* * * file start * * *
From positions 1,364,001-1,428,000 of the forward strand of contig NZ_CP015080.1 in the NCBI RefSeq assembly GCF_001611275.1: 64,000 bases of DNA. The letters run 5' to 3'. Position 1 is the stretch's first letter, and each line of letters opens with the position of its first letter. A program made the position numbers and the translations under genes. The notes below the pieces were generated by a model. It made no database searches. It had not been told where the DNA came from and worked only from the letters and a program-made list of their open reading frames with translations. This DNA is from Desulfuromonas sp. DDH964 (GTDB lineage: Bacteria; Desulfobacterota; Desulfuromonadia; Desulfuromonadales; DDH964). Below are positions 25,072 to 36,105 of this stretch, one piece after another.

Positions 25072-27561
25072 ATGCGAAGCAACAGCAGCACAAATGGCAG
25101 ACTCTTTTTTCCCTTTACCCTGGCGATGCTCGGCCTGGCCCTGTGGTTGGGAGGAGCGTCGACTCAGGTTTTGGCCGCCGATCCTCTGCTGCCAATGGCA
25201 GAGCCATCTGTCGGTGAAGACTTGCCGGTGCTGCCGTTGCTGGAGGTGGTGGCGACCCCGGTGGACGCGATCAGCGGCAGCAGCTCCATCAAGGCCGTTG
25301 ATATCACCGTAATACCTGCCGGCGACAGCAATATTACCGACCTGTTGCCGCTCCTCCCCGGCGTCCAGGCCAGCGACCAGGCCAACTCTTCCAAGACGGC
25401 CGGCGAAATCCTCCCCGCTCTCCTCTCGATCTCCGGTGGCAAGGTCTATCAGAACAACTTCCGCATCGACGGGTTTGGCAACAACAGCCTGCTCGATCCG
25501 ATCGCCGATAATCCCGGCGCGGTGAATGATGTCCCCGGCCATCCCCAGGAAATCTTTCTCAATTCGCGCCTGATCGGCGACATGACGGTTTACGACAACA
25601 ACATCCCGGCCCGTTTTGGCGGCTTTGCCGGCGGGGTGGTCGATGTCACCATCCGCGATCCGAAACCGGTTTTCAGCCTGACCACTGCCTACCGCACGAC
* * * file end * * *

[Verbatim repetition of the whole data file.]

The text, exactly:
From positions 1,364,001-1,428,000 of the forward strand of contig NZ_CP015080.1 in the NCBI RefSeq assembly GCF_001611275.1: 64,000 bases of DNA. The letters run 5' to 3'. Position 1 is the stretch's first letter, and each line of letters opens with the position of its first letter. A program made the position numbers and the translations under genes. The notes below the pieces were generated by a model. It made no database searches. It had not been told where the DNA came from and worked only from the letters and a program-made list of their open reading frames with translations. This DNA is from Desulfuromonas sp. DDH964 (GTDB lineage: Bacteria; Desulfobacterota; Desulfuromonadia; Desulfuromonadales; DDH964). Below are positions 25,072 to 36,105 of this stretch, one piece after another.

Positions 25072-27561
25072 ATGCGAAGCAACAGCAGCACAAATGGCAG
25101 ACTCTTTTTTCCCTTTACCCTGGCGATGCTCGGCCTGGCCCTGTGGTTGGGAGGAGCGTCGACTCAGGTTTTGGCCGCCGATCCTCTGCTGCCAATGGCA
25201 GAGCCATCTGTCGGTGAAGACTTGCCGGTGCTGCCGTTGCTGGAGGTGGTGGCGACCCCGGTGGACGCGATCAGCGGCAGCAGCTCCATCAAGGCCGTTG
25301 ATATCACCGTAATACCTGCCGGCGACAGCAATATTACCGACCTGTTGCCGCTCCTCCCCGGCGTCCAGGCCAGCGACCAGGCCAACTCTTCCAAGACGGC
25401 CGGCGAAATCCTCCCCGCTCTCCTCTCGATCTCCGGTGGCAAGGTCTATCAGAACAACTTCCGCATCGACGGGTTTGGCAACAACAGCCTGCTCGATCCG
25501 ATCGCCGATAATCCCGGCGCGGTGAATGATGTCCCCGGCCATCCCCAGGAAATCTTTCTCAATTCGCGCCTGATCGGCGACATGACGGTTTACGACAACA
25601 ACATCCCGGCCCGTTTTGGCGGCTTTGCCGGCGGGGTGGTCGATGTCACCATCCGCGATCCGAAACCGGTTTTCAGCCTGACCACTGCCTACCGCACGAC